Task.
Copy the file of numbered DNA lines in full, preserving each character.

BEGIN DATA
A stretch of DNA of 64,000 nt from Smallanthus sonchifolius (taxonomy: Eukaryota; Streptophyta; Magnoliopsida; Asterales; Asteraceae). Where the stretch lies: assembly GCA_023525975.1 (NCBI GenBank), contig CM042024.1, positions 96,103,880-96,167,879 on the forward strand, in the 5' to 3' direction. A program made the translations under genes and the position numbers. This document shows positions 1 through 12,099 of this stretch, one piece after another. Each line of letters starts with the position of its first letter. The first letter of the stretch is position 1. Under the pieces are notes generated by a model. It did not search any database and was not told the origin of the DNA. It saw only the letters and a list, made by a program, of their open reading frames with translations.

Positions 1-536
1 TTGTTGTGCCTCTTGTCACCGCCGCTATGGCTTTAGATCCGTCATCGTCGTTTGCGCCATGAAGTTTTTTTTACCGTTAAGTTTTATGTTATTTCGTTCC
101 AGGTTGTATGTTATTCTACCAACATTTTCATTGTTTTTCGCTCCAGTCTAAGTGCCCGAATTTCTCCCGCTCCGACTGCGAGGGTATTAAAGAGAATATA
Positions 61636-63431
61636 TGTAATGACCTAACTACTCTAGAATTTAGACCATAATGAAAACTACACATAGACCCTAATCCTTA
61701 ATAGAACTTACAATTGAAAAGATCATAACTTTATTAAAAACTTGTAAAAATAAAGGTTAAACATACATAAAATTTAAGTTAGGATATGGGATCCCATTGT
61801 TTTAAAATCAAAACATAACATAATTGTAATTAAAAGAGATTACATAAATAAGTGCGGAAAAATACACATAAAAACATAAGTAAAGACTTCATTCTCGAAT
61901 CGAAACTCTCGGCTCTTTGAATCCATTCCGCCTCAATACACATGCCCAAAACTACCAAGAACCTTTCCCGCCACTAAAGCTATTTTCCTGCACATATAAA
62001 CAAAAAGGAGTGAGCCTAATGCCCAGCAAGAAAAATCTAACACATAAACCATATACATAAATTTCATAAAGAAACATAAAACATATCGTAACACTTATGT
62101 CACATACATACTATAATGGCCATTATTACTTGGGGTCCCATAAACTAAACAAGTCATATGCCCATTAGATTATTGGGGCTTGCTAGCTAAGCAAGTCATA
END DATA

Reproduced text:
A stretch of DNA of 64,000 nt from Smallanthus sonchifolius (taxonomy: Eukaryota; Streptophyta; Magnoliopsida; Asterales; Asteraceae). Where the stretch lies: assembly GCA_023525975.1 (NCBI GenBank), contig CM042024.1, positions 96,103,880-96,167,879 on the forward strand, in the 5' to 3' direction. A program made the translations under genes and the position numbers. This document shows positions 1 through 12,099 of this stretch, one piece after another. Each line of letters starts with the position of its first letter. The first letter of the stretch is position 1. Under the pieces are notes generated by a model. It did not search any database and was not told the origin of the DNA. It saw only the letters and a list, made by a program, of their open reading frames with translations.

Positions 1-536
1 TTGTTGTGCCTCTTGTCACCGCCGCTATGGCTTTAGATCCGTCATCGTCGTTTGCGCCATGAAGTTTTTTTTACCGTTAAGTTTTATGTTATTTCGTTCC
101 AGGTTGTATGTTATTCTACCAACATTTTCATTGTTTTTCGCTCCAGTCTAAGTGCCCGAATTTCTCCCGCTCCGACTGCGAGGGTATTAAAGAGAATATA
Positions 61636-63431
61636 TGTAATGACCTAACTACTCTAGAATTTAGACCATAATGAAAACTACACATAGACCCTAATCCTTA
61701 ATAGAACTTACAATTGAAAAGATCATAACTTTATTAAAAACTTGTAAAAATAAAGGTTAAACATACATAAAATTTAAGTTAGGATATGGGATCCCATTGT
61801 TTTAAAATCAAAACATAACATAATTGTAATTAAAAGAGATTACATAAATAAGTGCGGAAAAATACACATAAAAACATAAGTAAAGACTTCATTCTCGAAT
61901 CGAAACTCTCGGCTCTTTGAATCCATTCCGCCTCAATACACATGCCCAAAACTACCAAGAACCTTTCCCGCCACTAAAGCTATTTTCCTGCACATATAAA
62001 CAAAAAGGAGTGAGCCTAATGCCCAGCAAGAAAAATCTAACACATAAACCATATACATAAATTTCATAAAGAAACATAAAACATATCGTAACACTTATGT
62101 CACATACATACTATAATGGCCATTATTACTTGGGGTCCCATAAACTAAACAAGTCATATGCCCATTAGATTATTGGGGCTTGCTAGCTAAGCAAGTCATA